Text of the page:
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Letter: Wind energy impacts 

Credit:  Enid News & Eagle | April 4, 2018 | www.enidnews.com ~~

There have been several articles published lately by the Enid News & Eagle touting the benefits of wind energy in Northwest Oklahoma, particularly for the economy.

We, members of the student organization CORE (Conserving Our Ranger Environment), agree that finding alternative energy solutions is necessary given the earth’s finite fossil fuel resources.

However, as students of Northwestern Oklahoma State University, and members of the community, we have questions about potential negative impacts that wind energy development could bring.

The impacts on the environment, the wildlife habitats, the health and well-being of the local inhabitants, and on native peoples are questions that have not been thoroughly addressed.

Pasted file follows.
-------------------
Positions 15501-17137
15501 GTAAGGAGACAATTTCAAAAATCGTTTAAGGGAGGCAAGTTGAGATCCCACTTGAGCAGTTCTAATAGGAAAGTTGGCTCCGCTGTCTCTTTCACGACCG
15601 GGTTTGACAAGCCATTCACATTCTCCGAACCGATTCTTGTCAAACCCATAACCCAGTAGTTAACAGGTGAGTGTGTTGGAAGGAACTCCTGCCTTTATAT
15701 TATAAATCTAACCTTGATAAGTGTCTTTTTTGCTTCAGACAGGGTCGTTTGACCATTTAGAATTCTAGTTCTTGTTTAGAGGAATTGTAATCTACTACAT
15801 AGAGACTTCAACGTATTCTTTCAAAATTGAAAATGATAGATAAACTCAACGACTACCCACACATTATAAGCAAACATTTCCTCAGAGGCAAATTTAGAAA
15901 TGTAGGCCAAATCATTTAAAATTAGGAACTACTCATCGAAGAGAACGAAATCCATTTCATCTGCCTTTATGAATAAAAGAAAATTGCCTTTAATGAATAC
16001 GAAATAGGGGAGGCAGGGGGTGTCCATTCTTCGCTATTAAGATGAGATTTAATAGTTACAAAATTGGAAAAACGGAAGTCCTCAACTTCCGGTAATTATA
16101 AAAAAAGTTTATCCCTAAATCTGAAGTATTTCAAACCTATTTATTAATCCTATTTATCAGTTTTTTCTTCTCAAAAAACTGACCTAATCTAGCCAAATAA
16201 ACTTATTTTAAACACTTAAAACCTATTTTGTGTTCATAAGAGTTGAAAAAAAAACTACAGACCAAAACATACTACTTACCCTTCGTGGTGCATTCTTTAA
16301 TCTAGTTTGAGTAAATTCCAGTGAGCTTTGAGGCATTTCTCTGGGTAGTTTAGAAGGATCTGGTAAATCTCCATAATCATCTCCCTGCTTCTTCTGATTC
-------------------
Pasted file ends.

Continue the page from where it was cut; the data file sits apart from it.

As students, we feel it is our right to have a complete and full understanding of the impact of wind energy on the inhabitants of Northwest Oklahoma. We feel these questions are shared by others in the community, as well. A civil and thorough discussion of these concerns is necessary to gain a full and well-rounded understanding of the impact of wind energy on our planet.

We invite the community to join us in exploring this very important issue. It is our duty to educate ourselves as citizens of the global community. The Wind Energy conversation consisting of a multi-perspective panel will be on April 19 at 7p.m., on the NWOSU Enid campus room 225. This conversation will also be broadcast to the NWOSU campuses in Alva, Woodward,and Ponca City. All are welcome.

Jason Ogg, CORE president

Caitlyn Shortnacy, CORE vice president

Source:  Enid News & Eagle | April 4, 2018 | www.enidnews.com

This article is the work of the source indicated. Any opinions expressed in it are not necessarily those of National Wind Watch.

The copyright of this article resides with the author or publisher indicated. As part of its noncommercial educational effort to present the environmental, social, scientific, and economic issues of large-scale wind power development to a global audience seeking such information, National Wind Watch endeavors to observe “fair use” as provided for in section 107 of U.S. Copyright Law and similar “fair dealing” provisions of the copyright laws of other nations. Send requests to excerpt, general inquiries, and comments via e-mail.

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